away. He pushed forward, and touched His name was hissed into his ear at the tramp on the shoulder. every step; he felt all about him the pursu- The man turned and stared at him, then ers whom he could not see. The market, shouted: “ This is him! This is the man as he thought, was thronged with faces that's wanted. He robbed me. He stole hostile to him ; under pretense of buying, sixpence off me. Stop him! Stop him!" the people had come out to look for the For the convict had taken to his heels, convict who had escaped. Yet how should and was flying through the market between they know it, at this infinite distance from the double line of booths and stalls. In the prison ? For now the flaming street, an instant the cry was caught up, and the with its huddled noisy market, had taken whole market ran with the tramp behind on the lineaments of a little town, leagues him. Fast as he went, he scarcely seemed away, in the dark north country, where he to move, and it amazed him that he kept had lived as a boy.

always in front of the crowd. But the He looked at no one, yet he saw every- voices at his heels gradually died away, body. The people put themselves in his the blazing street melted on either side of way as he walked, for he did not dare to him, and the man was coursing through run; they were afraid to arrest him, but fields again. they were doing this to hamper him, until He began to sob and choke; his tears the warder should come up. His mind were like a rain that blinded and impeded ran wildly on the best means of getting him; they made the ground slippery under unobserved into the country; he knew the his feet; and he cried aloud to the night market street should terminate in a bridge for shelter and for safety. across a river; and just over the river were The night listed, and a vague black form fields, and there was a wood not a mile of stone that filled the whole horizon rose away. But the market extended much and grew in front of him; he saw it rising further than it used to do, and the peo- up out of the ground as he ran, helpless, ple kept putting themselves in front of towards it. He knew what it was. Не him.

had returned to the prison, and he fell He tried to think of those whom he had headlong under the conning-tower, with a known in the town ; it was so odd there scream. should be no one friendly to him. Then he remembered what disgrace he was in; Waking in sweat, he struggled up he had brought shame upon his family; weakly. The room was full of sun, and he had no business out of prison ; they his mother stood over him, stroking his all wanted him to be sent back.

face and crooning to him as she had done He burned with shame; it was mon- when he was a child. It broke slowly on strous of him to have returned where he his mind that he had been released from was so well known on the very night that prison the day before.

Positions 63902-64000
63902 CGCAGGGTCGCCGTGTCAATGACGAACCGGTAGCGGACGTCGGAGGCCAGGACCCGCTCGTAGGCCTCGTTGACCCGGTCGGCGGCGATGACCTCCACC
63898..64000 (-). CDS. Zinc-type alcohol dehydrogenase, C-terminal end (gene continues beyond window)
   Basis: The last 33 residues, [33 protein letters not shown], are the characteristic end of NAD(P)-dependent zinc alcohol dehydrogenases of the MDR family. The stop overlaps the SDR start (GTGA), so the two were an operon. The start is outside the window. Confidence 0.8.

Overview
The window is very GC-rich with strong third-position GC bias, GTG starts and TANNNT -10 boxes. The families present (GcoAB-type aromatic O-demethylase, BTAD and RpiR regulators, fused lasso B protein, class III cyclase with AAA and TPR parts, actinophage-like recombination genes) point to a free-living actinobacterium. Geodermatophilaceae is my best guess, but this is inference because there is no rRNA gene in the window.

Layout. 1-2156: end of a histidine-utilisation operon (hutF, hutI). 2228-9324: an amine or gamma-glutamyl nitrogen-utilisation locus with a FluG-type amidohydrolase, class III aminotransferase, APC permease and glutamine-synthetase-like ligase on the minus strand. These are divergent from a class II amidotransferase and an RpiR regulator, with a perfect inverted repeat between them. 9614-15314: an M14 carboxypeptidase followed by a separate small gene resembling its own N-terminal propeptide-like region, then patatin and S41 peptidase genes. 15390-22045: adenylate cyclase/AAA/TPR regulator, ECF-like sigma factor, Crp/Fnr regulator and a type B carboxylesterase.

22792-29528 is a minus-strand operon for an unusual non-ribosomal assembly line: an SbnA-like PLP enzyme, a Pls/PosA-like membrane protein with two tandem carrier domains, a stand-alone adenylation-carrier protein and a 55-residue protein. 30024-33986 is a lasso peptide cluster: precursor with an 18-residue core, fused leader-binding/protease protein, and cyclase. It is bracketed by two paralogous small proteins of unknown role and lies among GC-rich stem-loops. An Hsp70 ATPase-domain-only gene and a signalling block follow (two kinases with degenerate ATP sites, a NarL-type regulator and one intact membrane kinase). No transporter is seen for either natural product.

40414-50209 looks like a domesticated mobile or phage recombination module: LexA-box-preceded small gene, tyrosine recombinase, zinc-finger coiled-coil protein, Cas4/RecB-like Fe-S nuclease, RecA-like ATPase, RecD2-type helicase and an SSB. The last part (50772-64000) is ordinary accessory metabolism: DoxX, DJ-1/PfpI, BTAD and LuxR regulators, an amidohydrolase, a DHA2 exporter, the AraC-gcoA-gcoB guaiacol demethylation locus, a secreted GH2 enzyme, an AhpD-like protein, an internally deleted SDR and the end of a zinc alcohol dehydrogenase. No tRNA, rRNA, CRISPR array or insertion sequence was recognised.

[graphic]

THE ACTIAS LUNA MOTH

CATERPILLAR HUNTING

BY CAROLINE G. SOULE

Illustrated from photographs taken by Edith Eliot; those of the Moths from spread specimens,

those of the Caterpillars from living ones. Re, roductions are two-thirds life size.

[ocr errors]

HOOTING and fox-hunting have Like fishing, caterpillar-hunting has its their chroniclers, and “the gentle exciting moments, its great disappoint

art of angling ” has been extolled ments, and its element of chance. Every from Walton to Van Dyke, but little has new species found is a triumph, and one been written of the joys of caterpillar- which comes often to a beginner, while hunting, although this is quite as inter- the delight of coming upon a rare speciesting, and may be made infinitely more men in good condition is equaled only interesting if it is carried on to its logical by the joy of a book-collector when he conclusion—the rearing and studying of finds a rare volume for which he has the development and habits of the cater- longed. The after-satisfaction is much pillars. It has not the dreamy charm greater, for the caterpillar grows, develops, of angling or the wild excitement of hunt and can be watched through its curious ing “big game," and it needs no elaborate changes until it emerges as a moth or equipment. Its charms are of another butterfly, while the book remains always kind, none the less attractive.

the same. Like most pursuits of intrinsic value, its He who hunts caterpillars must have fascination grows with experience and seeing eyes and a reasoning mind--for the knowledge. It never palls, because it mere finding of caterpillars is but the always holds out fresh hopes of success in least part of it all. He must be able to hitherto undiscovered fields, while even in note the resemblances between the creature familiar ones there remains much to be and its environment; to see, for instance, found out, much to be studied.

how exactly like parts of its food-plant is

826

« AnteriorContinuar »